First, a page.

As Emily and Linda attempt to make their way back to the U.S., they kill people, in both self-defense and by cheeky accident, and each death is meant to be a source of low-stakes hilarity. A South American baddie, whom Emily shovels to the head such that, as Linda says, “I could see his brains”? His limp body is played for laughs. Another baddie, whom Emily shoots in the neck with an errant harpoon? Laughs again. Another guy they meet along the way, a man who is trying to help them escape, meets his fate by way of a deep ravine and a structurally unsound jungle vine. And, yep, laughs once more. This is a movie that is, given its creators and its stars—and given its impulses toward the edgy and the raunchy—also surprisingly regressive.
And that’s the case even despite its awareness of the pitfalls of its kidnapped-in-South America premise. Snatched makes a lot of fun of Emily’s terrible Spanish as one element of her initial incuriosity about the country she is visiting for its beaches. (“Siéntate!” she yells at a truck driver, attempting to get him to slow down; later, she mentions that her old coworkers used to call her “puta,” adding, “I don’t know what it means … princess?”) It makes even more fun of her entitlement. During one of Emily and Linda’s attempted escapes, the daughter calls the U.S. State Department. “We are Americans in peril,” she says, “so you have to come get us.” The government representative declines.
The movie also makes broader fun of the xenophobia that could lurk in a script premised on Americans being kidnapped in a developing country. “You can’t let your guard down,” a woman they meet at their beach resort (Wanda Sykes, getting far too little to do here) warns: “One in four tourists in South America are kidnapped.” Emily replies with indignation—“that is not true,” she insists. But then … she is, yep, kidnapped in South America, thus seeming to prove her new acquaintance’s point.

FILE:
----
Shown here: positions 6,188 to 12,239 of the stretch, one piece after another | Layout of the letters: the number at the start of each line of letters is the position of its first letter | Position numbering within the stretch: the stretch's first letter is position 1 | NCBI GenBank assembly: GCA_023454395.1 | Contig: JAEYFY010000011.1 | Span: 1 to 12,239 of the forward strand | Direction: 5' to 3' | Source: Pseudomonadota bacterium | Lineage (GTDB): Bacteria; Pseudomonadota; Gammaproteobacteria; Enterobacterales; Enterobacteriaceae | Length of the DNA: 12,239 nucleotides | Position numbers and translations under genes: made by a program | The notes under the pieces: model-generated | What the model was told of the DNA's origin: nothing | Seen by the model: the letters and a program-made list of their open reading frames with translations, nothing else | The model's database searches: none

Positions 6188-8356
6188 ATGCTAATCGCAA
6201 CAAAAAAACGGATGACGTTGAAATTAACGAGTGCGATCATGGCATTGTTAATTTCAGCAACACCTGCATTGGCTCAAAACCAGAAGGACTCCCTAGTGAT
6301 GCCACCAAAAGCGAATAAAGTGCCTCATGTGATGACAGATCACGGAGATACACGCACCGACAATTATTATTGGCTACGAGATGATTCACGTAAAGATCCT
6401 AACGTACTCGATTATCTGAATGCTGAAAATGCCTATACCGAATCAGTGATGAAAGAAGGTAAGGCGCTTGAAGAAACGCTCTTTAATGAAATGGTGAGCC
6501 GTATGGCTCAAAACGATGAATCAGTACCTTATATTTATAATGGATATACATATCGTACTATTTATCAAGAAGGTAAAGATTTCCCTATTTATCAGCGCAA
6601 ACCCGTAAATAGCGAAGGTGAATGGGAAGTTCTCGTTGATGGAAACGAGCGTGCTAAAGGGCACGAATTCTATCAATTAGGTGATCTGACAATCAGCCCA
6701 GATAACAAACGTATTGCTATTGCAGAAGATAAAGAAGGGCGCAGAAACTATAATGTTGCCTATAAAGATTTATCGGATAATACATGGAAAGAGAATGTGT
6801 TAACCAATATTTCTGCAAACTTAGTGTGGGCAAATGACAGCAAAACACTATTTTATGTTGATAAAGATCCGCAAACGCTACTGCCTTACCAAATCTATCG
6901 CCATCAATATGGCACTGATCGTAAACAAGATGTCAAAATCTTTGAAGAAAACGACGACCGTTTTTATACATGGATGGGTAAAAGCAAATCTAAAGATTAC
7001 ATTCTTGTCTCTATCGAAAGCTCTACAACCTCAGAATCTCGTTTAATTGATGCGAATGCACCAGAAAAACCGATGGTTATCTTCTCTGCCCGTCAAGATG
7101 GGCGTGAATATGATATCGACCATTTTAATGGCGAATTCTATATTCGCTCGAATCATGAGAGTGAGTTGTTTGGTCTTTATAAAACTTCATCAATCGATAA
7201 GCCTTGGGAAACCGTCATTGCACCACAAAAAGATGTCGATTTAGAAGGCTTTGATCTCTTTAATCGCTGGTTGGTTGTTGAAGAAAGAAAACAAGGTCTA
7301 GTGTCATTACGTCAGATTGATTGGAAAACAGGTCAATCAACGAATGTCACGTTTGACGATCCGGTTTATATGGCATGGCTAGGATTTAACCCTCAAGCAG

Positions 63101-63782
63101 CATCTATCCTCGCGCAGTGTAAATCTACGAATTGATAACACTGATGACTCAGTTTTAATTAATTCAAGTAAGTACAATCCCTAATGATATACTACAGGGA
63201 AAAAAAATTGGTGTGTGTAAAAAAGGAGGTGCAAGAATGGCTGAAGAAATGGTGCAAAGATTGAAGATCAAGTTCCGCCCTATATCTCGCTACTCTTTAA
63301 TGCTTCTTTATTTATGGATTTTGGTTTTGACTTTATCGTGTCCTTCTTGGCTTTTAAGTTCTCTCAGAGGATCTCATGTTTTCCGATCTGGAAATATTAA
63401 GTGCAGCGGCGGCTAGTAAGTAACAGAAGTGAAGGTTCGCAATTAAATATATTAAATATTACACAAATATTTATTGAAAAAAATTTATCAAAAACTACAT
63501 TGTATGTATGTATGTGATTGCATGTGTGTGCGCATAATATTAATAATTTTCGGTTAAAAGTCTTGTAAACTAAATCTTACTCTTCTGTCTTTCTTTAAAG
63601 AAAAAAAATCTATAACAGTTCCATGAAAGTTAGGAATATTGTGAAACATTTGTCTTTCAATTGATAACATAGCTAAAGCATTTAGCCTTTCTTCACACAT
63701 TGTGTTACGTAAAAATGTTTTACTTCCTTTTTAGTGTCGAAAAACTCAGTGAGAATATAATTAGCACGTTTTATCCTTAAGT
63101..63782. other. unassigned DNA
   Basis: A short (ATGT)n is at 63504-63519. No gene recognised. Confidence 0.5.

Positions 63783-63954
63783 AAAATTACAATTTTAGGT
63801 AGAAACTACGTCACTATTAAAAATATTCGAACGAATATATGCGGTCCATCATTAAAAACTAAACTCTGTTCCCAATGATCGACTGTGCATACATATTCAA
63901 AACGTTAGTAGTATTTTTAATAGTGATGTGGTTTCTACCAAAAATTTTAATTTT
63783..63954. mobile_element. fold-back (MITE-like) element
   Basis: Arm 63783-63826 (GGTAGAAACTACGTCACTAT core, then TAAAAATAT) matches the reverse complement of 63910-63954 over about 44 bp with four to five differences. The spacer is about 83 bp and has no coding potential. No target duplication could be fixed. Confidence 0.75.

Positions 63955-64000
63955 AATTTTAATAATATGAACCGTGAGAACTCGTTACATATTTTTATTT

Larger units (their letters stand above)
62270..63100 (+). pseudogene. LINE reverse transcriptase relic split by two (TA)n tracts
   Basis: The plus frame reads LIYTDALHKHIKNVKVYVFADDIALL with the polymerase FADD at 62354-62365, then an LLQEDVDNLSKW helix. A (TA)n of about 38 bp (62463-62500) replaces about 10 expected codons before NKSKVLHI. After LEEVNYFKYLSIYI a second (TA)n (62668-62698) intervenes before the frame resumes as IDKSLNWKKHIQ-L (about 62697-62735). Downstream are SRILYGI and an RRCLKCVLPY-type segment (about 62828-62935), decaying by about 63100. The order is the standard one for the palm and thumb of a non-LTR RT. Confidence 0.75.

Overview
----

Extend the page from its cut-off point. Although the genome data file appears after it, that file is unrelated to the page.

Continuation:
This kind of self-aware tension runs throughout the movie: in its premise, in its casual killings, in its reliance on smiling natives as instruments of Emily and Linda’s self-discovery. But it’s a low-grade tension, because what Snatched cares about most of all is not making points, but making jokes. About farts, about breasts, about the bodily fluid of whales that might be suggested when a native Spanish speaker pronounces the English word “welcome.” It’s a sensibility that can occasionally lead to very funny moments—Emily gets a tapeworm, and the removal of the extremely long parasite is excruciating and uproarious—but is for the most part simply cringeworthy. (Unless you find it funnier than I do that, in this film, Colombia is referred to—repeatedly—as “the Sac of the Jaguar.”) The schtick that has become Schumer’s trademark—jokes about her appearance, meant to defuse jokes about her appearance—is also on display. “Your tit’s out,” her date tells her. “Your tit’s out, too,” she drunkenly replies. “No,” he insists, “your tit has actually … emerged.”
Such jokes are treated, in the movie, as subversive; they read, though, as terribly tired. Emily and Linda briefly worry that they will be sold into sex slavery. A man they encounter assures Emily that she shouldn’t be concerned: When it comes to sex traffickers, he says, “those kind of people will want young, beautiful females … your poofy face will protect you.”
It’s funny, sort of. It’s wacky, a little. And maybe the producers here did, indeed, aim for “comedy for comedy’s sake.” But Snatched isn’t stand-up; it’s a movie with a story to tell, and characters to embody. And in this version of South America—in this (teehee?) Sac of the Jaguar—a “your tit’s out” is considered good comedy. Some people are expendable, and some people are not. Two clueless Americans will be free, whatever collateral damage they might inflict along the way, and that will be the happy ending. There may be many, many jokes along the way. A couple may be good ones. And they—and the draw of Schumer and Hawn, as stars—may be in themselves worth the price of admission. For the most part, though, Snatched is a trip very much like the one it portrays: one that, in the end, does a pretty poor job of putting the “fun” in “unrefundable.”